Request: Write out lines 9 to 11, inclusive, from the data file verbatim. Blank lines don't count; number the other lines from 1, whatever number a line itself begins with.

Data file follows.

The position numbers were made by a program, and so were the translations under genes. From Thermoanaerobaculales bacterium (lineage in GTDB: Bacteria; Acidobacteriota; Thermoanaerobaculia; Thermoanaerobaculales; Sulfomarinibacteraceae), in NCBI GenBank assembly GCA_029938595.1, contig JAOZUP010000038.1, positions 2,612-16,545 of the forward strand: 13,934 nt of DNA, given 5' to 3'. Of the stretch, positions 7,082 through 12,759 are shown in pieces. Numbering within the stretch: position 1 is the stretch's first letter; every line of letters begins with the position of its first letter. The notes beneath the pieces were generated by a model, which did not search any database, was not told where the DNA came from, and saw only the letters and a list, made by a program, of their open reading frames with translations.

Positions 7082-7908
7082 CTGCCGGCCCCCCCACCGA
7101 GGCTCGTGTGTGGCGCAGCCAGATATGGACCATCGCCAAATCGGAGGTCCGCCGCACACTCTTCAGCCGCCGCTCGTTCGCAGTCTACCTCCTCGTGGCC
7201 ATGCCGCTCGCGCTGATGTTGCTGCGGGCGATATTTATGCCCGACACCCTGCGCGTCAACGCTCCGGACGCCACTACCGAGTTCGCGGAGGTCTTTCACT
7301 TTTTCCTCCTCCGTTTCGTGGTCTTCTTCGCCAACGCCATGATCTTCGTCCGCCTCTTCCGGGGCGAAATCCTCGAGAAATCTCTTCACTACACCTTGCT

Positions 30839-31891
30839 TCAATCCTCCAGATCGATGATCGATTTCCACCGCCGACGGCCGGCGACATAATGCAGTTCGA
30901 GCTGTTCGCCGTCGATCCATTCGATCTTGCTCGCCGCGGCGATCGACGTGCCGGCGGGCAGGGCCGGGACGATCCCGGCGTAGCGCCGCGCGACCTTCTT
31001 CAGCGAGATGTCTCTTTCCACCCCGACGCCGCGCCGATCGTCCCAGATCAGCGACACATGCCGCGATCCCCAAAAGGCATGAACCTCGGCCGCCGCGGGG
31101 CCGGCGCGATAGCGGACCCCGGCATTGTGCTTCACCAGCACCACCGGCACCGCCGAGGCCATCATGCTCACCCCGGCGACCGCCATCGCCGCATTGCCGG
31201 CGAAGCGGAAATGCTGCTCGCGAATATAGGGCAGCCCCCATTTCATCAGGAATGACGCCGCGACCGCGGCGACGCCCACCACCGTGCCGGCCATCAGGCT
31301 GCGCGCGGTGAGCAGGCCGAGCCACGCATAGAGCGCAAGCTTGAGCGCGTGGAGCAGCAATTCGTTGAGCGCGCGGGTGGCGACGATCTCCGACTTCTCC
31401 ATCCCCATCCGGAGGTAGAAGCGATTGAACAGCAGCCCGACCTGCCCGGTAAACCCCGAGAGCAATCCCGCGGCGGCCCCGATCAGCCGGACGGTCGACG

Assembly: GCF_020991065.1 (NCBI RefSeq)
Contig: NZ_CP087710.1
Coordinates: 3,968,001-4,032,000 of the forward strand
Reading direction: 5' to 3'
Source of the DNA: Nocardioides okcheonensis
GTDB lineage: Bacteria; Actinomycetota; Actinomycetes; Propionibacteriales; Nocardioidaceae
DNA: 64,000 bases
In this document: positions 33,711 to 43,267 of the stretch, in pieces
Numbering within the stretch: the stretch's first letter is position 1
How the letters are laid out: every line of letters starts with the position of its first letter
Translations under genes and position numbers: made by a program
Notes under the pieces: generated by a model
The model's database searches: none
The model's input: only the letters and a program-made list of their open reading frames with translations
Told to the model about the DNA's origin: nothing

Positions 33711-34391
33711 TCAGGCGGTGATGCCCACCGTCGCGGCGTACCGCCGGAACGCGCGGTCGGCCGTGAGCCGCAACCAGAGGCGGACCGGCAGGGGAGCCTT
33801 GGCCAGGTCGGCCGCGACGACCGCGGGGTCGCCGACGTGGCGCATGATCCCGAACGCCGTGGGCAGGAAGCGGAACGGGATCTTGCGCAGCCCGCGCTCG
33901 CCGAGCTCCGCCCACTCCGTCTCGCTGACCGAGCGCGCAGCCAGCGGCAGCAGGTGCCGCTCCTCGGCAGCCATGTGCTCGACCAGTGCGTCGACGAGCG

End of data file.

30901 GCTGTTCGCCGTCGATCCATTCGATCTTGCTCGCCGCGGCGATCGACGTGCCGGCGGGCAGGGCCGGGACGATCCCGGCGTAGCGCCGCGCGACCTTCTT
31001 CAGCGAGATGTCTCTTTCCACCCCGACGCCGCGCCGATCGTCCCAGATCAGCGACACATGCCGCGATCCCCAAAAGGCATGAACCTCGGCCGCCGCGGGG
31101 CCGGCGCGATAGCGGACCCCGGCATTGTGCTTCACCAGCACCACCGGCACCGCCGAGGCCATCATGCTCACCCCGGCGACCGCCATCGCCGCATTGCCGG